When thinking about safety equipment for your truck, “headlights” may not be the first thing that comes to mind. However, good headlights help you see better and help ensure you are seen. Bright truck headlights assembly reduce eye strain at night and keeps you alert during long hours behind the wheel. Regardless of the age of your device, you have a number of options to improve the performance of your headlights.

Truck Custom Headlights

If your car still runs with sealed headlights, consider upgrading to a brighter halogen unit. The individual set is quite affordable, so replacing them as a pair is not a big hit to the wallet. There are more expensive “custom” sealed light replacements that add built-in LED bulbs, but be aware that the low/high beams themselves may not be brighter. If the budget allows, you can find traditional round or rectangular glass units that allow for replaceable high-wattage bulbs.

Year-specific headlight assemblies with separate headlights and signal bulbs greatly expand your upgrade options. First, it’s easier to replace only the bulbs in these assemblies. The market offers brighter halogen bulbs or you can use the latest LED bulb technology. Be aware that most LED bulbs contain some kind of heatsink or even a built-in fan to dissipate the high temperatures. This makes these units larger than the old bulbs to the point where not all LED bulbs will fit into the headlight housing.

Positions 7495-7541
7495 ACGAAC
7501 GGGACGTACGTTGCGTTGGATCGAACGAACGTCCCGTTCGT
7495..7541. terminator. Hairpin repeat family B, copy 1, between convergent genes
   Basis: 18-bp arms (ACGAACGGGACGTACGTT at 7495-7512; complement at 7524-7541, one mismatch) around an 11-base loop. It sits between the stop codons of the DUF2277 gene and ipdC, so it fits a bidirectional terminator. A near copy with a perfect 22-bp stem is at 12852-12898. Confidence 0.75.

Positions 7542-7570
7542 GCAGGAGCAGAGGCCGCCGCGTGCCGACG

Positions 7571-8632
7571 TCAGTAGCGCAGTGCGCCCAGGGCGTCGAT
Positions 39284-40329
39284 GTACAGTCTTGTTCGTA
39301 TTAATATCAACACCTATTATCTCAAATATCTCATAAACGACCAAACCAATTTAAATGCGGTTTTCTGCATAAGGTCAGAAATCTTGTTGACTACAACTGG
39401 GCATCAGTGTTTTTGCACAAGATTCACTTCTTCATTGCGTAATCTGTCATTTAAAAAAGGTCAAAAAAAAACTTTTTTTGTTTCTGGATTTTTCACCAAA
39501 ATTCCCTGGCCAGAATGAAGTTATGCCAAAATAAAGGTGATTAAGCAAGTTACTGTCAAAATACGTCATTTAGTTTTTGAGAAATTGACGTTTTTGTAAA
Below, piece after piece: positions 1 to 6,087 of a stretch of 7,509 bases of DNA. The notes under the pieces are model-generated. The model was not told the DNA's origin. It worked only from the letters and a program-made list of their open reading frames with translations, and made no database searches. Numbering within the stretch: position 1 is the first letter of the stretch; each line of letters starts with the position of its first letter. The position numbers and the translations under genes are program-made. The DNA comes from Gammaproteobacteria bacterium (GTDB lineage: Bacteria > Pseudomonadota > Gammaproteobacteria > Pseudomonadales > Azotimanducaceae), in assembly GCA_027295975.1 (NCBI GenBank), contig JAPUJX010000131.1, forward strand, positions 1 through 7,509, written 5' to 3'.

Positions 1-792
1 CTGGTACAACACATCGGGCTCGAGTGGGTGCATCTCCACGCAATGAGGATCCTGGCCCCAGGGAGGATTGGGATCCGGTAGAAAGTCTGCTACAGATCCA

How to Replace Headlights on your Car or Truck - YouTube

Headlights with Plastic Lens

Of course, the brightest bulbs in the world won’t project more light if the plastic outer lens turns opaque. There are so-called “headlight restoration kits” that work up to a point. The plastic will eventually lose its transparency again. If the lens is cracked, or if you’ve tried the restoration route with little success, you’ll need to consider replacing the entire unit.

Safety Check

Regular inspection of the headlights is the best practice for any road vehicle. Truck drivers add more miles and spend more time on the road than the average commuter, so once again headlights should be part of any overall safety check. Get in the habit of checking both headlights for chips, cracks, water ingress, and even brightness. It’s worth considering upgrades that will give you brighter and safer headlights.

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